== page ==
March 22, 2023

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The World Cup is another reason to talk about open ball defense

Golovin’s technical assist: put the defender down with feints and rolled out into an empty net

Golovin’s technical assist: put the defender down with feints and rolled out into an empty net

Hello! You are in the blog of the site about the football tactics “Kontrpress“. If you are interested in tactics and analytics, then you definitely stumbled upon us earlier – we have been analyzing matches, teams, players, tactical trends on our website for almost 5 years. Our direction now is long reads with an emphasis on the depth of analysis and lengthy preparation of each text, with deepening into narrow topics, into tactical theory. We have been thinking about starting a blog on for a long time in order to increase the coverage of our texts – first of all, to develop discussions on football topics, which we lack in the analytical space. Now we will publish here our main longreads and start with the last two published at the beginning of this year in the wake of the World Cup. Forward!

The two main tactical discussions in the Russian-speaking analytical space during the last World Cup were Saudi Arabia’s defensive plan for Argentina and the Guardiol-Lovren game in the semi-finals against Argentina before the penalty against Livakovic. The open ball and the reaction of the defense to it is the context that unifies these tactical discussions, and there is nothing surprising in the discussions around it, since situations on an open ball do not have one solution, and its choice depends on the perception of the game by the coaches and the habits of the players.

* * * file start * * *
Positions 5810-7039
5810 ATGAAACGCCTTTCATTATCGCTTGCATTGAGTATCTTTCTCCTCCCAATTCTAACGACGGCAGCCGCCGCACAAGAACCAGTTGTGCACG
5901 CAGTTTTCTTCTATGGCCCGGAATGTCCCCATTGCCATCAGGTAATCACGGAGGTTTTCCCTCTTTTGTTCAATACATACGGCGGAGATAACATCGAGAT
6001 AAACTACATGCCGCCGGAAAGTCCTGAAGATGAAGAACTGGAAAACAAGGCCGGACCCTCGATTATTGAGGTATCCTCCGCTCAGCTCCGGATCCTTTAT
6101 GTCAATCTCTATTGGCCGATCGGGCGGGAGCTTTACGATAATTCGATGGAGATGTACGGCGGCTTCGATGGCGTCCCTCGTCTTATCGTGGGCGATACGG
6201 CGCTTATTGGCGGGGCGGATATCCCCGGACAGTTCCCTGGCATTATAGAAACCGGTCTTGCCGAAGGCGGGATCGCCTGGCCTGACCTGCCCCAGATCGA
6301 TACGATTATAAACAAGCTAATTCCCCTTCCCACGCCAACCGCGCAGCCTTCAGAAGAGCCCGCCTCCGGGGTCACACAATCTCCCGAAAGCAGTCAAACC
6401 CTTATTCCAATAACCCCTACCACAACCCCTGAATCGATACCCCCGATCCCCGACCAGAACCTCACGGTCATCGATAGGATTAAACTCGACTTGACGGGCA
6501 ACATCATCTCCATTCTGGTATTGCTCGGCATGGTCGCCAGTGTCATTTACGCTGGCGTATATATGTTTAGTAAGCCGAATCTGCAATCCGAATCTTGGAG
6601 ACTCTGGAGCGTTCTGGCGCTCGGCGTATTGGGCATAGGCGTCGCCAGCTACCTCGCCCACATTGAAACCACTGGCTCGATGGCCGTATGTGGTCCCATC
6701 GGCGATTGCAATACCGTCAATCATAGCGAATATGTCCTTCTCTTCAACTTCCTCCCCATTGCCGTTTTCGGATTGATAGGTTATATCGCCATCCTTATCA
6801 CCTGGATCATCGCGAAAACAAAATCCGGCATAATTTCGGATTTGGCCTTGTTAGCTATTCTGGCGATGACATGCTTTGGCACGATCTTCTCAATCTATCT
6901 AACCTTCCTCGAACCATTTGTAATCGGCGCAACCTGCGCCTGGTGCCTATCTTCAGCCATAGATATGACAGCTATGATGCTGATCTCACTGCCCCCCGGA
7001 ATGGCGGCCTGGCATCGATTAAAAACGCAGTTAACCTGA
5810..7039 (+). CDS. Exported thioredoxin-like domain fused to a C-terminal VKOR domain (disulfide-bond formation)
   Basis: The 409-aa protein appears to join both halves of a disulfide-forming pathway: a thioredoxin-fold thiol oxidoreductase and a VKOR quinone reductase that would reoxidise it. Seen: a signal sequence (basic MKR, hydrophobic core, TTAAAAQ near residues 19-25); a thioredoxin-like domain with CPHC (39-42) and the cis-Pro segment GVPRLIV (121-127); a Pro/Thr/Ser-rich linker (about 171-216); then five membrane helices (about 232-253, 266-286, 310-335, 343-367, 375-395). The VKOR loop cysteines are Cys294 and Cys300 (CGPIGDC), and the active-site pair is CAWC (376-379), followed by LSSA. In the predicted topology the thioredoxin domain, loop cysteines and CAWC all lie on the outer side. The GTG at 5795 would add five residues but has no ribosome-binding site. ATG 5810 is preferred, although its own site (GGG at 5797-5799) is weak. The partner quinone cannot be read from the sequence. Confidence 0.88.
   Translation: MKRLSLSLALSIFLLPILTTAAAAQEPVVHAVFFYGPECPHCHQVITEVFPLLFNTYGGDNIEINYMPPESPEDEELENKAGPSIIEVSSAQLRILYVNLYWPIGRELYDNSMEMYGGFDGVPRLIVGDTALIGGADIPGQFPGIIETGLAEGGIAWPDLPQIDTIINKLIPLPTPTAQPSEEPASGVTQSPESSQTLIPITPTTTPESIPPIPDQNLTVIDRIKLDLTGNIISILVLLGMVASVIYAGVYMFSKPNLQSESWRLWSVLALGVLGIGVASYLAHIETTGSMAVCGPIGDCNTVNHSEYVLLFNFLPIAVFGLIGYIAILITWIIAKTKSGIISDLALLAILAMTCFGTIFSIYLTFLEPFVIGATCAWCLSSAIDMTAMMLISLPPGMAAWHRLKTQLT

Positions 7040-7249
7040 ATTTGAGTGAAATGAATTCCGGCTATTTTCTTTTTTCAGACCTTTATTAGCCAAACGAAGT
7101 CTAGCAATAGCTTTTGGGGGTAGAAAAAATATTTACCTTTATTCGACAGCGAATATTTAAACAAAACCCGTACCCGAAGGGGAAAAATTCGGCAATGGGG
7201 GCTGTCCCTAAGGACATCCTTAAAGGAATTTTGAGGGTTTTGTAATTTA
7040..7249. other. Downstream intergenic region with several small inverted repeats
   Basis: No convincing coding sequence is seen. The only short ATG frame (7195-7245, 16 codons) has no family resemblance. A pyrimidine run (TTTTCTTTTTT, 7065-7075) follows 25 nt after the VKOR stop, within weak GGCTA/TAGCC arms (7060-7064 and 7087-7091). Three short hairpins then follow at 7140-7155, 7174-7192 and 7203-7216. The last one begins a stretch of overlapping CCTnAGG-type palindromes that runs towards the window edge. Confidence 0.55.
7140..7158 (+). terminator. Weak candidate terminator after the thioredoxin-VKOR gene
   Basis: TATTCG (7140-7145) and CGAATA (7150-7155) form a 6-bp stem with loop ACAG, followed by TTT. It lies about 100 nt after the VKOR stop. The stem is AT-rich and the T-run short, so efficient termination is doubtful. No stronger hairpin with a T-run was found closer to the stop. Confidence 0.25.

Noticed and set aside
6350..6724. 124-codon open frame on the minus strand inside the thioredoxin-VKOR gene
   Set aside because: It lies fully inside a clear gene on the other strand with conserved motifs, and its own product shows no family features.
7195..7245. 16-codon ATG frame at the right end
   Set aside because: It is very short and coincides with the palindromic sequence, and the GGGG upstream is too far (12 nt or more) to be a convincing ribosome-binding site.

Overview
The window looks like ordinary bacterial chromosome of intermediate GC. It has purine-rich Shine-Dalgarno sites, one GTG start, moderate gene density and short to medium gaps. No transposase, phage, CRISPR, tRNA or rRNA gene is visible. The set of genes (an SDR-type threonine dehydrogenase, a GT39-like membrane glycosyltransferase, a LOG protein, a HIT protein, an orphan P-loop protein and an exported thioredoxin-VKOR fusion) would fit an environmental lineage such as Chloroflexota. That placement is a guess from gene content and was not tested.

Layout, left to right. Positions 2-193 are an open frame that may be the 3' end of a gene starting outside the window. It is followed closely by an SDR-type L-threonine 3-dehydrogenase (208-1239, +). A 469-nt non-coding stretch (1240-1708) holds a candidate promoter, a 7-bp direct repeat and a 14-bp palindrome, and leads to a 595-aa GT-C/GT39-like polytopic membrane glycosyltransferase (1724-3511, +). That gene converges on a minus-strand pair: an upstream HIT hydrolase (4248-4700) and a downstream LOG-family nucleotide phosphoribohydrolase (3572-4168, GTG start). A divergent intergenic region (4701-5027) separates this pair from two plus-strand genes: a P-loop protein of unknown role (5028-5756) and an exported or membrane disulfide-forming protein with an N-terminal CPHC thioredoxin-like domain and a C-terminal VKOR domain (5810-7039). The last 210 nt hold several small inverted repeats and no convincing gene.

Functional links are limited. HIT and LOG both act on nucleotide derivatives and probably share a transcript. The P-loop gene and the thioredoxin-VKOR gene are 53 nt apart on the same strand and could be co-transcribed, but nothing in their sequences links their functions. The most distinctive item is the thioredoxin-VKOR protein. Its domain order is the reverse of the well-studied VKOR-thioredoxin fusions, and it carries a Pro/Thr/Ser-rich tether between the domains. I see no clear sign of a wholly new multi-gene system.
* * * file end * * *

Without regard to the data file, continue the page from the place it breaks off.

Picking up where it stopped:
We have already been involved in discussions during the tournament (you can find it on our website), but we need to fix the very fact of discussions and the scatter in the interpretation of non-obvious episodes by different people, arising from the difference in the perception of the game and specifically the perception of situations on an open ball.

The open ball and the reaction of the defense to it is the context that unifies these tactical discussions, and there is nothing surprising in the heated discussions around it. Open ball situations do not have one solution: you can defend with a falling line of defense, and with a high line that maintains height to the last, there is no winning or losing strategy here. The choice really depends on the perception of the game by the coaches giving the solution to the situations, and the habits of the players (both individual and developed in interaction with partners). In addition, in the Russian-speaking tactical culture, the idea is extremely stable that you always have to fall on an open ball, even in moments that do not require it, and one of the main tasks of the central defender is to always keep the attacker in sight. The Saudi game is the radical opposite of this approach.

The text consists of three parts. The first part is “text within text”, related to the designated topic: we fix the trends in the flow of the game at the World Cup in the context of attack-defense clashes, which are inextricably linked, and explain the value of situations on an open ball in the flow that has arisen. The second part is a theoretical analysis of defense behavior strategies on an open ball: their nature, pros and cons, indirect effects at the level of game dynamics and psychology. The third part is an analysis of specific episodes and interactions in World Cup matches, both successful and unsuccessful.

The tactical pattern of the World Cup consisted of trends related to each other